First, let’s have a look at (and watch) some of places and events I talked about on the podcast.
Click on the links and see what I was talking about.
Gloucester Cathedral / King Edwards II’s shrine / Gloucester Rugby /
Kingsholm (Gloucester Rugby Stadium) / Cheese-rolling / The River Severn /Surfing the Severn Bore
Now, let’s have a look at the grammar.
The Passive Voice
The passive is formed with ‘be’ + past participle. Here are five sentences from this week’s podcast which contain the passive voice.
- Gloucester was founded in the year 97 by the Romans. (Past simple passive)
- (The cathedral) was built almost a thousand years ago.(Past simple passive)
- Games are usually played on Saturday afternoons. (Present simple passive)
- The cheese is thrown from the top of the hill . . . (Present simple passive)
- The wave is surfed by people from all over the world. (Present simple passive)
In sentences 1 and 5 we include the agent(s) of the verb (the person/people doing the actions). Here the preposition ‘by’ introduces the agent.
We use the passive voice for a number of reasons.
- To emphasise the person or object the action is happening to (as in example sentences 1 and 5).
- When the agent of the verb (the people doing the action) is unknown (as in example sentences 2 and 4)
- When the agent of the verb (the people doing the action) is obvious (as in example sentence 3 – it is obvious that games are played by Gloucester rugby club)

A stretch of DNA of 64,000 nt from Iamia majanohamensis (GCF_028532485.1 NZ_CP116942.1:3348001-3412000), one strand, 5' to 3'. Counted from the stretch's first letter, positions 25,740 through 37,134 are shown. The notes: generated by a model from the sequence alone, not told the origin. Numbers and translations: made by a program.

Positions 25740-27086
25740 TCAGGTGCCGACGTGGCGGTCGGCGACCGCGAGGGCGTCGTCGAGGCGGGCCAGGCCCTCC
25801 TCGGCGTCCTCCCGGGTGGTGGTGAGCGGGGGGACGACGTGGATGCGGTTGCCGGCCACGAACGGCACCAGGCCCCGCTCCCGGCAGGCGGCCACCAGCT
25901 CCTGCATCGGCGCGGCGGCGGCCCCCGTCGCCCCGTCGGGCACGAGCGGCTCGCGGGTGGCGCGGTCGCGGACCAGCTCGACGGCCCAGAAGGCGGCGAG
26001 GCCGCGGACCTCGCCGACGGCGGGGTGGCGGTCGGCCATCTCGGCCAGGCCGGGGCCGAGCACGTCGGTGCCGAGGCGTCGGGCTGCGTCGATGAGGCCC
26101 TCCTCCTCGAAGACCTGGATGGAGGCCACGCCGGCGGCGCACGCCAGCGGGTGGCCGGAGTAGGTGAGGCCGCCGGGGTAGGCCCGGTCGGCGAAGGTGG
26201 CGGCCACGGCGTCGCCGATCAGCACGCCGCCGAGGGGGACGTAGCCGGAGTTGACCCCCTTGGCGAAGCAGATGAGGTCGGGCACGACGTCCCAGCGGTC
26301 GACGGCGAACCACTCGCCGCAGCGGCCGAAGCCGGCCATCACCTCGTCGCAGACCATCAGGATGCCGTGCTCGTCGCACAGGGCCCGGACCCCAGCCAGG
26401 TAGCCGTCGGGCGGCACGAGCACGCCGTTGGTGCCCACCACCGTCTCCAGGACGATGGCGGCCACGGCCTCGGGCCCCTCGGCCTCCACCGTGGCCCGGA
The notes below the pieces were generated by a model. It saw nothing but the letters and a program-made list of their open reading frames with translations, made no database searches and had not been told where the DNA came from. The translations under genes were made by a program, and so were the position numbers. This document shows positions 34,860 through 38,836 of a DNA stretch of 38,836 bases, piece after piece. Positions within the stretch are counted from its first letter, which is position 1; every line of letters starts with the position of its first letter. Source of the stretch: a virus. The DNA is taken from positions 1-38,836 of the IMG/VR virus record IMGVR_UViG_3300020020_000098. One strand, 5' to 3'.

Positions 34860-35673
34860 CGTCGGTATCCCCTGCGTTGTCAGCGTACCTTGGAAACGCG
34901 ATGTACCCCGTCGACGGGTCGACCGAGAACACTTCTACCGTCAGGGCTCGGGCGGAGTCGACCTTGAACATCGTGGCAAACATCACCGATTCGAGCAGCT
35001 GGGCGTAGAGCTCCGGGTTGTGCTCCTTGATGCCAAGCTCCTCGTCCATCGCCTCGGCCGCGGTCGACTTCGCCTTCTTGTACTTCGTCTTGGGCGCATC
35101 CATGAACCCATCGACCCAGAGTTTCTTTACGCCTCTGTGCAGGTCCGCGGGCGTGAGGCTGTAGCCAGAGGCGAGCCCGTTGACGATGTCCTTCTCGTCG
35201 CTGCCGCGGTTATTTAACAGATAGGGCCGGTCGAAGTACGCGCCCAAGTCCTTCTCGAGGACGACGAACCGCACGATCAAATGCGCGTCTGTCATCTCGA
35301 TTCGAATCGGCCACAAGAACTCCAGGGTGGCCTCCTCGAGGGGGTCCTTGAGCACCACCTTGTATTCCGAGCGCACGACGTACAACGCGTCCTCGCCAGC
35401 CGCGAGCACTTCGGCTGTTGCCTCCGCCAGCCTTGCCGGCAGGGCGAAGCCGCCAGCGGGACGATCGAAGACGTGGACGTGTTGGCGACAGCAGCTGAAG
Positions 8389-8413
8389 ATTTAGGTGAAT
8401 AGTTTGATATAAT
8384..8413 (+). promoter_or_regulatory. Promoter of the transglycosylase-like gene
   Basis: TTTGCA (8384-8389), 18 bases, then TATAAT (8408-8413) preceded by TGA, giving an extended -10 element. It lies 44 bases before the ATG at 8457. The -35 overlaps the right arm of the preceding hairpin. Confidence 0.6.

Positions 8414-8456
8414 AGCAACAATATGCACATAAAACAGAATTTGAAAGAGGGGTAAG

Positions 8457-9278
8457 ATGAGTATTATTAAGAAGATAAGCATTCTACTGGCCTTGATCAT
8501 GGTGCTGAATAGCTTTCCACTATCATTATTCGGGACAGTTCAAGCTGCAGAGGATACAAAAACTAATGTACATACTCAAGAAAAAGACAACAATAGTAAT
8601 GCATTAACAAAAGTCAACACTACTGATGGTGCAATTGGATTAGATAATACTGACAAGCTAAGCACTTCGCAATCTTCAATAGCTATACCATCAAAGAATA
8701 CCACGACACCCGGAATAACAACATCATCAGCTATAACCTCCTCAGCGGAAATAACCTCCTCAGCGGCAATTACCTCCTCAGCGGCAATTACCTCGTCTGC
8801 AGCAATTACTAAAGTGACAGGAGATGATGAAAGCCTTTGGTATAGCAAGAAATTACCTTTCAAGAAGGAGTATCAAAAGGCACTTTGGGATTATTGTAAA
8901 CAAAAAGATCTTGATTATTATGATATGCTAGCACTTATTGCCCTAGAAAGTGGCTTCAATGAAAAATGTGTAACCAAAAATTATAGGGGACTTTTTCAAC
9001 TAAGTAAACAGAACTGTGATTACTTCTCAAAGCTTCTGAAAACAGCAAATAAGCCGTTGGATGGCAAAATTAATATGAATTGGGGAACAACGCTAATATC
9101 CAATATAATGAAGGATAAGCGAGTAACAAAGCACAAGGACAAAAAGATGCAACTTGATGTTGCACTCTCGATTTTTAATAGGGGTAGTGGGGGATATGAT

For more information about the passive click here. For online exercises practising the passive click here. To watch a video about the passive click here.
Takahiro from Japan wrote in to ask whether it is correct to use try + infinitive or try + verb-ing. In the podcast, I said both are correct but the meaning will be different.
Try + infinitive
When a person tries to do something, they make an effort to do it. They may succeed or they may fail. However, it is more often used to talk about a failed effort.
I tried to call you, but you didn’t answer your phone.
I tried to warn him, but he just didn’t listen.
Try + verb-ing
When a person tries doing something, they do it with the goal of finding out what will happen when they do it.
The computer stopped working, so I tried turning it off and on again. It worked!
I tried playing golf once. I was terrible! Never again.
That brings me to the end of this blog post. I hope you found it useful.
All the best,